Nukem completes test setup for in-drum waste solidification plant

January 30, 2024, 9:30AMRadwaste Solutions
Nukem’s waste solidification plant mock-up. (Photo: Nukem Technologies)

Nukem Technologies, a German-based radioactive waste management company, announced last week that it has successfully completed a mock-up for a state-of-the-art waste solidification plant. The plant will use the in-drum cementation process for encapsulating various types of radioactive waste into a solid, secure form suitable for long-term storage.

According to Nukem, completion of the plant mock-up marks a significant achievement in advancing the safe and efficient treatment of radioactive waste generated during the operation and decommissioning of nuclear power plants and facilities.

The plant: The new plant mock-up will allow waste treatment machines and equipment to undergo thorough testing before being deployed at nuclear facilities. Its modular design and intensive training program ensures seamless installation and operation of the cementation unit at client sites, reducing the need for vendor supervision, according to Nukem.

The company added that its cementation units can treat a wide range of radioactive waste, including high salt-loaded evaporator concentrates, radioactive ash from incinerators, ion-exchanger resins, absorber and filter materials, and radioactive sludge, as well as naturally occurring radioactive material waste and hazardous waste from oil and gas extraction facilities, refineries, and the chemical or medical industry.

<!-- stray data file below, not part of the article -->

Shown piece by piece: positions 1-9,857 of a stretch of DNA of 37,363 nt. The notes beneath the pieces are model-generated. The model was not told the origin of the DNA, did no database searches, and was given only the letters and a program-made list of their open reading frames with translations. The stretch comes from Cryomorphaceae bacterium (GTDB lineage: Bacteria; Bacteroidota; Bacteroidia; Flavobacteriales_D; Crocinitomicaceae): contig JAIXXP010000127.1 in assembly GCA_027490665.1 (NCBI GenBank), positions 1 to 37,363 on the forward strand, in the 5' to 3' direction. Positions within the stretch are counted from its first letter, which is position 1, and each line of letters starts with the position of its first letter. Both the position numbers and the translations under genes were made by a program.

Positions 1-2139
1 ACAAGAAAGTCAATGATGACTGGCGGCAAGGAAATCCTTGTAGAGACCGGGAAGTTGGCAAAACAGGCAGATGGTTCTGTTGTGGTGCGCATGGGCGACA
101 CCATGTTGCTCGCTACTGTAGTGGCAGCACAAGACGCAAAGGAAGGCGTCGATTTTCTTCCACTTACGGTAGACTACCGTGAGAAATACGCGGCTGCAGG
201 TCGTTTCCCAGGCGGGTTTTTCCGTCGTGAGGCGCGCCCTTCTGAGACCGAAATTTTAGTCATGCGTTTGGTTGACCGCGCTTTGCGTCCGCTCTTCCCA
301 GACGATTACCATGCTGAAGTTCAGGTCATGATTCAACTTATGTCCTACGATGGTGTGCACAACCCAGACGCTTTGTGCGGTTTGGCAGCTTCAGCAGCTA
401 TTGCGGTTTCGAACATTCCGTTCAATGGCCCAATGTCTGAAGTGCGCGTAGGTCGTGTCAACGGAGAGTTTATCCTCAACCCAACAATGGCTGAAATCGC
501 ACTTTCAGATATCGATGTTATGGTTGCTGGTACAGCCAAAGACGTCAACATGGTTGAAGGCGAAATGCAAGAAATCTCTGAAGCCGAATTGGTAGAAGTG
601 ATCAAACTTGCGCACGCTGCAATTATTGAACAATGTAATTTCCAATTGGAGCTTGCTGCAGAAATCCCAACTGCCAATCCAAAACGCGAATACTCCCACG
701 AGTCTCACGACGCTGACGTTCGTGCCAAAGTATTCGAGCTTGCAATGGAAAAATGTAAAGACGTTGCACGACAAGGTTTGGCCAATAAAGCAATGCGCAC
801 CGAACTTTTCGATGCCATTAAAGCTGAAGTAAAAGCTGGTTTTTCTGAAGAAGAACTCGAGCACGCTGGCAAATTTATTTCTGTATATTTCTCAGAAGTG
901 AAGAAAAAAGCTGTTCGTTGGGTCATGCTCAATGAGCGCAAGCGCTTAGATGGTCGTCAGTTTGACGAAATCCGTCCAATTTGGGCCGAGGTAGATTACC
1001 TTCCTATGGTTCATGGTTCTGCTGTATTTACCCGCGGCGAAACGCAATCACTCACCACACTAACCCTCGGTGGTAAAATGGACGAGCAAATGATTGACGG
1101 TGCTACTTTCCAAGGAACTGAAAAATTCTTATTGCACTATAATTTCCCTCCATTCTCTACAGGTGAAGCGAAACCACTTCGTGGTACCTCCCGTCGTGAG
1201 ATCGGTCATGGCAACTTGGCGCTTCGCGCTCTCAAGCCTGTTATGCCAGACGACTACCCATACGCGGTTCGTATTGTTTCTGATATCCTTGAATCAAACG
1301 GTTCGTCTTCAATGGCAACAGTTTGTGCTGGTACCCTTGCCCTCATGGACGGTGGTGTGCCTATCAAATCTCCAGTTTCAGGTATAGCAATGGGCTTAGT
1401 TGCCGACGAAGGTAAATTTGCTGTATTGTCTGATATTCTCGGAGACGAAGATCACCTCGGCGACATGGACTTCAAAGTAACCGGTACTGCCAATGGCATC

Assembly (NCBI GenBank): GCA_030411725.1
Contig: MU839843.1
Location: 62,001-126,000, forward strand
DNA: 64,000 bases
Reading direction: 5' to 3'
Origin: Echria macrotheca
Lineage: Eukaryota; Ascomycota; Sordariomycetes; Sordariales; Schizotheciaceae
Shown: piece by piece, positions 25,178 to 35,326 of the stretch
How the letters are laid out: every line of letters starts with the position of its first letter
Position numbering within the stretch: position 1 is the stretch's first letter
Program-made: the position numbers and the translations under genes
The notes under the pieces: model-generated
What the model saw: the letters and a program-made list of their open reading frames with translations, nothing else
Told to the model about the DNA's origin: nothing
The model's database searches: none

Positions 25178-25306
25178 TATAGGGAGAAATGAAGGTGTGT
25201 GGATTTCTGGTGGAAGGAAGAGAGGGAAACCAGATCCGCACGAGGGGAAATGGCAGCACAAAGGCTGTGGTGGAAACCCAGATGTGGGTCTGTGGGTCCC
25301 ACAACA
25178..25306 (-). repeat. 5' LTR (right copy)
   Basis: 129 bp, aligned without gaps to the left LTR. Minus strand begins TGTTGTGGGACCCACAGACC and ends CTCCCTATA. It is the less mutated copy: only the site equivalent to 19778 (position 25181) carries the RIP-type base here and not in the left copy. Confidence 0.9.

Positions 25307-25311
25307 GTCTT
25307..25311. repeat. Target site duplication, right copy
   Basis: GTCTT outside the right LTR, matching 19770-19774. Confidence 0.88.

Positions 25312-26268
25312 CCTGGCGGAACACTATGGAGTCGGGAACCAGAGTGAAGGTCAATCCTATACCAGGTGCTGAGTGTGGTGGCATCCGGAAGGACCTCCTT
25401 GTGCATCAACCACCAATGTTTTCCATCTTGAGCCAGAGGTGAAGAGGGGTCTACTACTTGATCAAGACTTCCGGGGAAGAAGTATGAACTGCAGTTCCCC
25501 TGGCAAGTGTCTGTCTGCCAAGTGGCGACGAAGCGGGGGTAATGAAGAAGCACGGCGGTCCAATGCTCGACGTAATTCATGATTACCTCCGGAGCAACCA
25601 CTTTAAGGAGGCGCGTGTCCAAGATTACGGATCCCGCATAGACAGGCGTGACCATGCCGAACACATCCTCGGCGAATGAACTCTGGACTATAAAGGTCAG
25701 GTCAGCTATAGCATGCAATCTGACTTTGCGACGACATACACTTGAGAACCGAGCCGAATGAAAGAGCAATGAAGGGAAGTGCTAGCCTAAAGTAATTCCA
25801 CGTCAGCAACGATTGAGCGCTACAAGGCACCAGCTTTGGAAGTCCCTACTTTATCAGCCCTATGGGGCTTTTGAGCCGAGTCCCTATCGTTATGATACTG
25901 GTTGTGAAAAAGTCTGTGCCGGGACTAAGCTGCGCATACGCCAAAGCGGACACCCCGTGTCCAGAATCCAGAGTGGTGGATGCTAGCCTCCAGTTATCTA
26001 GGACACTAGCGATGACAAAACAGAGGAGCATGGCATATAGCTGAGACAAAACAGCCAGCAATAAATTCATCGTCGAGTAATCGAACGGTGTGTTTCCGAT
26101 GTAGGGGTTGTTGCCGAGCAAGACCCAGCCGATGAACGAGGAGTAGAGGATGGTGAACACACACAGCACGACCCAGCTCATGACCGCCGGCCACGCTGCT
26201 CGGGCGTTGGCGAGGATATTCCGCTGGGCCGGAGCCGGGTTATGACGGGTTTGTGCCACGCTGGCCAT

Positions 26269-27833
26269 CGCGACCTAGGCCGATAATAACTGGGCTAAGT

The process: Nukem’s in-drum cementation process, according to the company, involves sealing liquid radioactive waste inside a 200-liter drum. The end product is an externally uncontaminated steel drum containing immobilized waste in a cement matrix.

The entire process is designed for automatic operation, minimizing the need for operator interaction. A unique QR code containing essential information about the waste is generated for each drum, ensuring transparency and traceability throughout the process.

A hot cell—where mixing operations take place—uses a pneumatic sealing system to prevent any leaks during liquid waste pumping and dosing operations. An in-drum mixer with four degrees of freedom ensures a complete homogenous mixture with excellent compressive strength and retention of radionuclides within the final cement product.

The entire facility, including the in-drum mixer, roller conveyors, and other components, is remotely controlled from a central command center. Operators have real-time visibility into ongoing processes, allowing for quick response to any unexpected operational issues.

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